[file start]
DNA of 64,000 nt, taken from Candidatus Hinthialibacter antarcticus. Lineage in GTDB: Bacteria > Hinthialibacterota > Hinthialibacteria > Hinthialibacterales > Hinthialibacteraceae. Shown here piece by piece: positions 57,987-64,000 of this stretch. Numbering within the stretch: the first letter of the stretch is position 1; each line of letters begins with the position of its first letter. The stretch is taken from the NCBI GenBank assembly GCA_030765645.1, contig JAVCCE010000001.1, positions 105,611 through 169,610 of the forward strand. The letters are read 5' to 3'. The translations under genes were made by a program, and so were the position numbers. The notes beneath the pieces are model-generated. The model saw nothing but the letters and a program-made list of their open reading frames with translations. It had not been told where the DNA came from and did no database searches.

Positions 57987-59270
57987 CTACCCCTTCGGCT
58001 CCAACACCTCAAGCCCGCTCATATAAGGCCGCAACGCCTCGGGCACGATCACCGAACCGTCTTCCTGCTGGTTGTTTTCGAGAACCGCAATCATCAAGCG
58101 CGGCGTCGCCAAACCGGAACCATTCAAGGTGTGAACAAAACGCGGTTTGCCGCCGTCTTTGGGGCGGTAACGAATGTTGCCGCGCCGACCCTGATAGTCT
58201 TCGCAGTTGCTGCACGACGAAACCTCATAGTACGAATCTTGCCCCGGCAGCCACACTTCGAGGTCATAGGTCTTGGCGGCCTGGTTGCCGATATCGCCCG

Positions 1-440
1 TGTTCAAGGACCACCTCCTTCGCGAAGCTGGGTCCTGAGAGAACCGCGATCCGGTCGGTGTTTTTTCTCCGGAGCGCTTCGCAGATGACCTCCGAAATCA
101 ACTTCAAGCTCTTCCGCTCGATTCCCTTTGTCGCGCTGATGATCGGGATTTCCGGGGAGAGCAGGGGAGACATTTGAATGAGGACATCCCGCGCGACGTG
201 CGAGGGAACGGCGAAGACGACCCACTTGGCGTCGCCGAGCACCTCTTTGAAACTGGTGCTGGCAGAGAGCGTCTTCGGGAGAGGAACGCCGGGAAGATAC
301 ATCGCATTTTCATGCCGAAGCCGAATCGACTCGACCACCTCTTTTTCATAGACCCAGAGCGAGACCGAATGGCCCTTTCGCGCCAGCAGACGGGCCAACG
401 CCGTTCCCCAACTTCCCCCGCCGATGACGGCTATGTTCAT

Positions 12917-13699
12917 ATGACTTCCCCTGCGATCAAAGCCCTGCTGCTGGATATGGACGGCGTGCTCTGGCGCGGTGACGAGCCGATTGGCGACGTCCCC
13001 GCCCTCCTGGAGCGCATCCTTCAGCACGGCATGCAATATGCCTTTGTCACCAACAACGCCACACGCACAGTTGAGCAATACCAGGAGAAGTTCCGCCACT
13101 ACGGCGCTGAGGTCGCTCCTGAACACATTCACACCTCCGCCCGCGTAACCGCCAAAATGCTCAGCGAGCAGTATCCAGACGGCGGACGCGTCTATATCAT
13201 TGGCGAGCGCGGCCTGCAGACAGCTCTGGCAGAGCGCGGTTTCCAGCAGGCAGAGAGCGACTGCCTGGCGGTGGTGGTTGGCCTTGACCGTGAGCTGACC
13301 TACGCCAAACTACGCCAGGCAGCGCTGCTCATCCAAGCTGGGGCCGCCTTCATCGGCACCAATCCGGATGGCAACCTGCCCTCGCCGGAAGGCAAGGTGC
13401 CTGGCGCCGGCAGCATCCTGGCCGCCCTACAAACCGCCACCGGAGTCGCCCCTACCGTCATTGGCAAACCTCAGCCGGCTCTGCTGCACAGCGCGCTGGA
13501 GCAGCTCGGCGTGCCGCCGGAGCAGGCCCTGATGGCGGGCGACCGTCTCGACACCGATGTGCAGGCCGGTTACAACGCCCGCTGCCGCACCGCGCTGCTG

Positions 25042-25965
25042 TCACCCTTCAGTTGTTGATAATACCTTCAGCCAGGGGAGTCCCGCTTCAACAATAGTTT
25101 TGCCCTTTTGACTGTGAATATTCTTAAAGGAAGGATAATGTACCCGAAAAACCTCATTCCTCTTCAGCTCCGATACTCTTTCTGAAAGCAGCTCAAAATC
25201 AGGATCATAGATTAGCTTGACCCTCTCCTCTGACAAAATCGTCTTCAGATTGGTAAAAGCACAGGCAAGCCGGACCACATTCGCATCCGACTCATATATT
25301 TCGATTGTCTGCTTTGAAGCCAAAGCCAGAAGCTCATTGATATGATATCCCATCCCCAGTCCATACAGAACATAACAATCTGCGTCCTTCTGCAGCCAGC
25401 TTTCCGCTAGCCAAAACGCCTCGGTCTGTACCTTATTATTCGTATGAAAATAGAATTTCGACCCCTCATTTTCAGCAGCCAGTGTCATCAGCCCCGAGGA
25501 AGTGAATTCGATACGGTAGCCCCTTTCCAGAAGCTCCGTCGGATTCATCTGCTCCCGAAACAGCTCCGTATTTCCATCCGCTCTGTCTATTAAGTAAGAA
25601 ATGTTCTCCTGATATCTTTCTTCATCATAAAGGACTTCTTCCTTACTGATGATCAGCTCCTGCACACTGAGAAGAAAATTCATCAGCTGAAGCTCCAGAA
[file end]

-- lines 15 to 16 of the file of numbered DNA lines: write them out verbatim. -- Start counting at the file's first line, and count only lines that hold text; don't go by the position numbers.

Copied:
13001 GCCCTCCTGGAGCGCATCCTTCAGCACGGCATGCAATATGCCTTTGTCACCAACAACGCCACACGCACAGTTGAGCAATACCAGGAGAAGTTCCGCCACT
13101 ACGGCGCTGAGGTCGCTCCTGAACACATTCACACCTCCGCCCGCGTAACCGCCAAAATGCTCAGCGAGCAGTATCCAGACGGCGGACGCGTCTATATCAT